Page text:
A new study is underway to try and figure out why so many people who have mild or moderate COVID infections wind up with brain fog and memory loss issues.

Dr. William Hu, an associate professor and chief of cognitive neurology at the Rutgers Robert Wood Johnson Medical School and the Rutgers Institute for Health, Health Care Policy and Aging Research, said about a quarter of the individuals who are in his Post- COVID Recovery Program have cognitive deficits that are similar to the warning signs of dementia for people typically in their 60s.

He said it appears the inflammation that is caused by the COVID infection is having an impact on their brains and in many of these people “the symptoms are still there over a year out from the initial infection.”

And while one might think the severity of a person's COVID infection determines whether they might get brain fog or not, that doesn't appear to make a difference.

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“There is really no relationship between how severe the initial COVID infection was and whether someone would develop cognitive symptoms or not,” Hu said.

Many unknowns remain

For now, researchers don't know how long those affected will be dealing with these cognitive problems.

“We don’t know if this is something like brain injury that you will be living with for the rest of your life or maybe two years out you get used to it and you compensate for it.”

There is concern, according to Hu, that these types of impacts could increase a person's chance for "future brain illnesses like Alzheimer’s disease and Parkinson’s disease.”

Another concern Hu has is the strain post-COVID brain fog could have on the health care system.

“We are doubling the number of people with cognitive issues in our society, and our health care system is not really designed to handle that.”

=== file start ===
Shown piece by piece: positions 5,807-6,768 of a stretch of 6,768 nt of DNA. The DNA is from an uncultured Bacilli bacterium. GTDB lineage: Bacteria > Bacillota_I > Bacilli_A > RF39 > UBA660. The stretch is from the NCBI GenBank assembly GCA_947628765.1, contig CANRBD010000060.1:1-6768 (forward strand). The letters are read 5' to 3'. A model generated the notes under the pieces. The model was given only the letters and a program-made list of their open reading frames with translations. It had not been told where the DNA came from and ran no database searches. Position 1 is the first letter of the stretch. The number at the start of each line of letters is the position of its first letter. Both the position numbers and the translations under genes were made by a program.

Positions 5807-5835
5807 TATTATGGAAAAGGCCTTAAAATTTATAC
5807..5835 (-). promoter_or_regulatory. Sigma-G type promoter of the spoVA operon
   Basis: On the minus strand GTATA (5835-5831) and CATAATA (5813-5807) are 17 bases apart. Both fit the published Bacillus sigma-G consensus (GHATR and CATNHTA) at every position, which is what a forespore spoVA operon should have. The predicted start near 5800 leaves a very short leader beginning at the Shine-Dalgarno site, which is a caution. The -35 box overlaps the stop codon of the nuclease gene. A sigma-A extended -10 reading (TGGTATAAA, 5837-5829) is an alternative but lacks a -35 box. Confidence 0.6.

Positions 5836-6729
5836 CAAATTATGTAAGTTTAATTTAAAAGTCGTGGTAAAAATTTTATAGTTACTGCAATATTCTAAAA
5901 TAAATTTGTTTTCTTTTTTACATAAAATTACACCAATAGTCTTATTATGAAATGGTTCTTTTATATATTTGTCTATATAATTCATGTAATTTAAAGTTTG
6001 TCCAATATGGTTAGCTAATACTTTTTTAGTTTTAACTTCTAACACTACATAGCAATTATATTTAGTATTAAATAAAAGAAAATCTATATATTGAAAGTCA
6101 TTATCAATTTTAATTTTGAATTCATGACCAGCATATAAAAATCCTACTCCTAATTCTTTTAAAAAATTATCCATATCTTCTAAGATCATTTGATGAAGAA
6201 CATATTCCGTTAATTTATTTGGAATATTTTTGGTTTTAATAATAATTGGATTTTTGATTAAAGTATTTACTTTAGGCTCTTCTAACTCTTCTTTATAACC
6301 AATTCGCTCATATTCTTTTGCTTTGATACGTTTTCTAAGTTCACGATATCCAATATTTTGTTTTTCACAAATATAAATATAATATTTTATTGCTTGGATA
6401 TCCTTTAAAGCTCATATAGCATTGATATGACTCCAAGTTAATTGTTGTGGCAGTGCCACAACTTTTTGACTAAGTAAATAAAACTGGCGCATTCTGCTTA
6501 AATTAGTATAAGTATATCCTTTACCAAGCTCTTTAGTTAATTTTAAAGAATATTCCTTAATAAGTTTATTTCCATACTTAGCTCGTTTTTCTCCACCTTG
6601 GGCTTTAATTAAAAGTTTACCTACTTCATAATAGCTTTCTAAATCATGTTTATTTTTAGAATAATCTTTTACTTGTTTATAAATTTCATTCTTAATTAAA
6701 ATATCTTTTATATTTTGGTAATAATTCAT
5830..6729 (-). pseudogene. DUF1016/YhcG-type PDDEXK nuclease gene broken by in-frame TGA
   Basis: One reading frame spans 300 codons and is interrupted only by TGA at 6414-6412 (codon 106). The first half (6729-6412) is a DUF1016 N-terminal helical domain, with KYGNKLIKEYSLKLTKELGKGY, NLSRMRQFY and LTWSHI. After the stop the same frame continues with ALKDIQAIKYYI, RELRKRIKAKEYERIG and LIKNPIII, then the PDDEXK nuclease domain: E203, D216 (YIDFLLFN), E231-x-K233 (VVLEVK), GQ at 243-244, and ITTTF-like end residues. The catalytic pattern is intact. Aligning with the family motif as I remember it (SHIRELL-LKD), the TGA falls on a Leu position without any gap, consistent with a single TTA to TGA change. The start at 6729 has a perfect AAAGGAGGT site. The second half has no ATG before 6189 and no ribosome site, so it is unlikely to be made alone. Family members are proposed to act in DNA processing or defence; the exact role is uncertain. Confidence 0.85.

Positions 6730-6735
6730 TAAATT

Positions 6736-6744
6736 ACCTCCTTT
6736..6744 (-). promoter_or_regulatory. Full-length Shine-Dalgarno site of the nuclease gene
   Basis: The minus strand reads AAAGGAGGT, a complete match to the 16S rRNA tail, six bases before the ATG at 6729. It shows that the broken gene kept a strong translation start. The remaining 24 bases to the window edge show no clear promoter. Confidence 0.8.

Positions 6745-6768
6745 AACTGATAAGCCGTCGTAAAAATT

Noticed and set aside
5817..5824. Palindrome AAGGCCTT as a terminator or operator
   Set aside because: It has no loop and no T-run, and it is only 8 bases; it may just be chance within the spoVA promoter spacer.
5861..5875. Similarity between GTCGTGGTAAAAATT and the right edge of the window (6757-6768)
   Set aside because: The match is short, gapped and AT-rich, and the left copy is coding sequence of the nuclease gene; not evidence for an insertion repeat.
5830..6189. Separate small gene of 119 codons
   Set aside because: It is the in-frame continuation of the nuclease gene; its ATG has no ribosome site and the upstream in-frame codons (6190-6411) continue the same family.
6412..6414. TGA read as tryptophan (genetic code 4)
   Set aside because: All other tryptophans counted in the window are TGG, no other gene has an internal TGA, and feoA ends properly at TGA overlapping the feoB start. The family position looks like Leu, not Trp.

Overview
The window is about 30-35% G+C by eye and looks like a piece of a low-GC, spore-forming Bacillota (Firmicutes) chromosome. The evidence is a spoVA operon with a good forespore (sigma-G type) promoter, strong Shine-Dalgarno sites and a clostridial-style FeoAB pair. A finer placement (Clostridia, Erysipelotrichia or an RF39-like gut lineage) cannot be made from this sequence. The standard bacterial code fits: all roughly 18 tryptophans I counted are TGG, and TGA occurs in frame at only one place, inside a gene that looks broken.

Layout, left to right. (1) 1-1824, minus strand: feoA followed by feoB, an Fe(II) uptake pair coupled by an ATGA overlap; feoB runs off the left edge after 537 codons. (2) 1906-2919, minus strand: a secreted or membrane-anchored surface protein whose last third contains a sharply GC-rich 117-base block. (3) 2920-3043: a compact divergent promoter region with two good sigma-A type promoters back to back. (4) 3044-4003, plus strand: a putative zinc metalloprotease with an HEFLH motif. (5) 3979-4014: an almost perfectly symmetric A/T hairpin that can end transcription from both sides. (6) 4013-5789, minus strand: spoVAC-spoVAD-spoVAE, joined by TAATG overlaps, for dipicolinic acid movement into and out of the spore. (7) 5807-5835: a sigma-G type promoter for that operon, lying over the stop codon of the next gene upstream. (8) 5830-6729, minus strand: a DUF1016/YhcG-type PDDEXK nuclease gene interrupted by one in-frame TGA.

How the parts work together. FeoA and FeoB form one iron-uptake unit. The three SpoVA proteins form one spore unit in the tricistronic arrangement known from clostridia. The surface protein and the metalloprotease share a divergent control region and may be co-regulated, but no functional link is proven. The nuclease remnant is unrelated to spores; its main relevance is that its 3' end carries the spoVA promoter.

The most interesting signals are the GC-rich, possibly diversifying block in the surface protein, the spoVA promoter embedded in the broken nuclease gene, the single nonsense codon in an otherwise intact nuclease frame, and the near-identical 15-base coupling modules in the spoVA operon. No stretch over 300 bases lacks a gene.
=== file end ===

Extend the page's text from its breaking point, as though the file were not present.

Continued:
In fact, Hu is predicting that within two years the number of people living with persistent brain could approach the number of those living with Alzheimer's.

An estimated 110,000 New Jerseyans have Alzheimer’s, and across the country, about 6 million are living with the disease.

Can this be treated?

Hu said some brain fog patients are being treated with antipsychotic and antidepressant medications and “in some other instances people have tried the Attention Deficit Disorder medications like a stimulant."

As for the results, Hu said they are "variable."

Hu recently received $100,000 in grant funding from TMCity, a private foundation based in California, to help support the project, which also will address whether COVID-19 infection accelerates the clinical manifestation of Alzheimer’s disease in people age 50 and above who otherwise would not have demonstrated symptoms until their 60s and 70s.

Hu said anyone interested in joining the study can get information by emailing memory411@rutgers.edu. The Post-COVID Recovery Program can be reached at 732-235-7840.

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